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Dangerous cargo events now require spill, theft reports

Posted: June 1, 2016 by Today's Trucking Staff

OTTAWA, ON – Transport Canada is now mandating the need for shippers to file an emergency report with local authorities if a tractor-trailer’s dangerous cargo is lost, stolen or involved in a collision.

The amendments to the Transportation of Dangerous Goods Regulations, effective June 1, aim to improve reporting requirements in order to enhance public safety and improve local emergency response.

Dangerous goods can range from toxic gases to explosives, corrosives or radioactive and highly-flammable cargo.

“Knowledge is power, and with these new amendments, we’ll have more information on dangerous goods than we ever have in the past,” announced federal Transport Minister Marc Garneau. “We can’t just be advised of large events involving dangerous goods, we need to know about smaller incidents as well. The actions we are taking today make our system even safer and will continue to improve how dangerous goods are safely transported across Canada,” he added.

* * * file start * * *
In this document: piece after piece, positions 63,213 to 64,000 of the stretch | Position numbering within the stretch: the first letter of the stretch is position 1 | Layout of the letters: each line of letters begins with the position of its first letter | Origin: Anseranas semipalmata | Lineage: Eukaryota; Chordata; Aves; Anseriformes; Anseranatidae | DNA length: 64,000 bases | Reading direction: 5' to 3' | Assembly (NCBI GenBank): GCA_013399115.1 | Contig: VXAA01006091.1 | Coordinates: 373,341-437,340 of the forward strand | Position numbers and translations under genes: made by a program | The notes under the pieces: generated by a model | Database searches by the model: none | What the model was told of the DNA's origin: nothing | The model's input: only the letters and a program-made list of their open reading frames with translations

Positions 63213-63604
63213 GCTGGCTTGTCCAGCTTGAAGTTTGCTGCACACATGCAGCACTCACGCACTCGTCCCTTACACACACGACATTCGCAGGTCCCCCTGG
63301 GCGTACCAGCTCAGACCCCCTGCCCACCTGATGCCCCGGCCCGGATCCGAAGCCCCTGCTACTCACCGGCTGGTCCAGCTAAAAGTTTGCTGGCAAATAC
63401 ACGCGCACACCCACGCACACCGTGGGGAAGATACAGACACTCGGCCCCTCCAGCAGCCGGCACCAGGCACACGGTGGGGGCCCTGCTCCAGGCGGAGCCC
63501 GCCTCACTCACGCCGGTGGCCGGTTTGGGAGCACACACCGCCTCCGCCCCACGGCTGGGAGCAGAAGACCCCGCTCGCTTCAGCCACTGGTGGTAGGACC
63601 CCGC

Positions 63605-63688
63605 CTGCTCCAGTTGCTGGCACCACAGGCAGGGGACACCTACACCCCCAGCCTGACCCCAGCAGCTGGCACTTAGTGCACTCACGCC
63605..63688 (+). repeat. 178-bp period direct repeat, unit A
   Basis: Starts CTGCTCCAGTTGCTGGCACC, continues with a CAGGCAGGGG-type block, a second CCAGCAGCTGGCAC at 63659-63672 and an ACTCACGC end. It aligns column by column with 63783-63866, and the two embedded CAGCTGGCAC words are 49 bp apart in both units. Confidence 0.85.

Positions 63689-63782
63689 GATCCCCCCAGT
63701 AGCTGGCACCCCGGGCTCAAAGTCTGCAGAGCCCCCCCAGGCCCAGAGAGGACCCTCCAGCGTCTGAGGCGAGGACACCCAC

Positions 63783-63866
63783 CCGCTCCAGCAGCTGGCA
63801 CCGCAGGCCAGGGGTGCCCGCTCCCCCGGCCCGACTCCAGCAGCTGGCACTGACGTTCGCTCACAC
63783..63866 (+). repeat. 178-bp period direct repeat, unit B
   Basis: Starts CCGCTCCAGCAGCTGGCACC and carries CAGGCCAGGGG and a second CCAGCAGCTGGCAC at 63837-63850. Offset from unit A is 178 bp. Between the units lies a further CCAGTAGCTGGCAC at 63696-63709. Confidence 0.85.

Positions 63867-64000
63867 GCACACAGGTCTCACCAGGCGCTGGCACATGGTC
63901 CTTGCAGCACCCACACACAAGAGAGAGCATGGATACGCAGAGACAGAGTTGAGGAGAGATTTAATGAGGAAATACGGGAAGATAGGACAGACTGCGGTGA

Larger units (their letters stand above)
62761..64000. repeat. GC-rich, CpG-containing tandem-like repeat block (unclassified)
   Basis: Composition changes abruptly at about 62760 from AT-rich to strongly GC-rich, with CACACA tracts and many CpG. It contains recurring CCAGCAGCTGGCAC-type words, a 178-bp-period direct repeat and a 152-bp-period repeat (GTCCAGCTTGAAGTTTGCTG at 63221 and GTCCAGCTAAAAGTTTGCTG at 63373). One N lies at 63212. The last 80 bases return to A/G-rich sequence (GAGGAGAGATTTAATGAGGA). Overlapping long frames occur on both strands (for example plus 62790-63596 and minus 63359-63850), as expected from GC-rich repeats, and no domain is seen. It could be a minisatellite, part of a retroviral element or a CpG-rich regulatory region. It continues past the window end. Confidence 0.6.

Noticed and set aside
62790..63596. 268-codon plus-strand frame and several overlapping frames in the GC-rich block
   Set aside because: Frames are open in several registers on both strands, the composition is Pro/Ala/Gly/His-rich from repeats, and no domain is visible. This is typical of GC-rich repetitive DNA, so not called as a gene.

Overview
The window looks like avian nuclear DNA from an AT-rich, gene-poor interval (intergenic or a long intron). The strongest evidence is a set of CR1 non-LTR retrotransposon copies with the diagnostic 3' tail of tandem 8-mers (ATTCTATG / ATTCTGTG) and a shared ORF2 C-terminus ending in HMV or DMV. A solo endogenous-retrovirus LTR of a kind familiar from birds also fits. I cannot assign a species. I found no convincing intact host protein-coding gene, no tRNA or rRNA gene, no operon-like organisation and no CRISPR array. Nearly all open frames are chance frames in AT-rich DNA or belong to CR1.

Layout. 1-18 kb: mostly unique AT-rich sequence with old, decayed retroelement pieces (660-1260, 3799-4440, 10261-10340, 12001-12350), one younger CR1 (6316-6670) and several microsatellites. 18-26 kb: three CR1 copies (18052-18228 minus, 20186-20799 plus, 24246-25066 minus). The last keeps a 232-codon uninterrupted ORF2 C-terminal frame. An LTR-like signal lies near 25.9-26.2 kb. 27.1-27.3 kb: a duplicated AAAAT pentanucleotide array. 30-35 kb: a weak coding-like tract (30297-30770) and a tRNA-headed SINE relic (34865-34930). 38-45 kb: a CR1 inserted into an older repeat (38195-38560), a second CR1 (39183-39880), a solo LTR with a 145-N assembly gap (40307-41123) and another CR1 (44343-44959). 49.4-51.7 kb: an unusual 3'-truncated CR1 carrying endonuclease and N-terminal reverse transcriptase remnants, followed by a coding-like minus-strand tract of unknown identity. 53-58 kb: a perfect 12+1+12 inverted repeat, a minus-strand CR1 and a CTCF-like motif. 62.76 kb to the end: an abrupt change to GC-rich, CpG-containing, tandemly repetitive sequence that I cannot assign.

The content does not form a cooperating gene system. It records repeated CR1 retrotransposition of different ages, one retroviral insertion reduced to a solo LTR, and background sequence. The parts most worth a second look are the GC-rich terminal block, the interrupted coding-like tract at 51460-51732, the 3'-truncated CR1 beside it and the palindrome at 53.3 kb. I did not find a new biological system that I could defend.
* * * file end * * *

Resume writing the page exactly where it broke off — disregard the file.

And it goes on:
If the release or anticipated release from the trailer endangers, or could endanger public safety, then shippers must create an emergency report to any local authority responsible for responding to emergencies at the location of the release or anticipated release of the dangerous goods.

According to the Canada Gazette, the emergency report must include the following information:

  • (a) the name and contact information of the person making the report;
  • (b) in the case of a release of dangerous goods, the date, time and geographic location of the release;
  • (c) in the case of an anticipated release of dangerous goods, the date, time and geographic location of the incident that led to the anticipated release;
  • (d) the mode of transport used;
  • (e) the shipping name or UN number of the dangerous goods;
  • (f) the quantity of dangerous goods that was in the means of containment before the release or anticipated release;
  • (g) in the case of a release of dangerous goods, the quantity of dangerous goods estimated to have been released; and
  • (h) if applicable, the type of incident leading to the release or anticipated release, including a collision, roll-over, derailment, overfill, fire, explosion or load-shift.
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